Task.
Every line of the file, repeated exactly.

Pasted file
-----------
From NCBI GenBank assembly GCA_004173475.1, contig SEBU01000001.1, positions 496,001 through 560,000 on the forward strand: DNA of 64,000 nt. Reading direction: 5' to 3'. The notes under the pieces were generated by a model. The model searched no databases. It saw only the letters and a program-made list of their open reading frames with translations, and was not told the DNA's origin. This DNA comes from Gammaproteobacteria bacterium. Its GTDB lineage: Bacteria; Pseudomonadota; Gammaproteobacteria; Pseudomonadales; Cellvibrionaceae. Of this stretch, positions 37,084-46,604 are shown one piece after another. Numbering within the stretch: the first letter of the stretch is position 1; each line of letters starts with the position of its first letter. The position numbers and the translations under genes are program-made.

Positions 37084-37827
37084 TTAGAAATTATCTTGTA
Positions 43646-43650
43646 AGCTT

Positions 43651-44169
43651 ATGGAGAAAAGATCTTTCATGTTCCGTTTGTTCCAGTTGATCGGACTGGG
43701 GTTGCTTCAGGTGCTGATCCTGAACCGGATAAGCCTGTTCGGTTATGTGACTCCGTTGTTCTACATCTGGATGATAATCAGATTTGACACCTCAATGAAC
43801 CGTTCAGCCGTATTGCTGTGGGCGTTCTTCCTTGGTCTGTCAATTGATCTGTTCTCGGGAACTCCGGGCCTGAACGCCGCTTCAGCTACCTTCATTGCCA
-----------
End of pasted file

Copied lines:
From NCBI GenBank assembly GCA_004173475.1, contig SEBU01000001.1, positions 496,001 through 560,000 on the forward strand: DNA of 64,000 nt. Reading direction: 5' to 3'. The notes under the pieces were generated by a model. The model searched no databases. It saw only the letters and a program-made list of their open reading frames with translations, and was not told the DNA's origin. This DNA comes from Gammaproteobacteria bacterium. Its GTDB lineage: Bacteria; Pseudomonadota; Gammaproteobacteria; Pseudomonadales; Cellvibrionaceae. Of this stretch, positions 37,084-46,604 are shown one piece after another. Numbering within the stretch: the first letter of the stretch is position 1; each line of letters starts with the position of its first letter. The position numbers and the translations under genes are program-made.

Positions 37084-37827
37084 TTAGAAATTATCTTGTA
Positions 43646-43650
43646 AGCTT

Positions 43651-44169
43651 ATGGAGAAAAGATCTTTCATGTTCCGTTTGTTCCAGTTGATCGGACTGGG
43701 GTTGCTTCAGGTGCTGATCCTGAACCGGATAAGCCTGTTCGGTTATGTGACTCCGTTGTTCTACATCTGGATGATAATCAGATTTGACACCTCAATGAAC
43801 CGTTCAGCCGTATTGCTGTGGGCGTTCTTCCTTGGTCTGTCAATTGATCTGTTCTCGGGAACTCCGGGCCTGAACGCCGCTTCAGCTACCTTCATTGCCA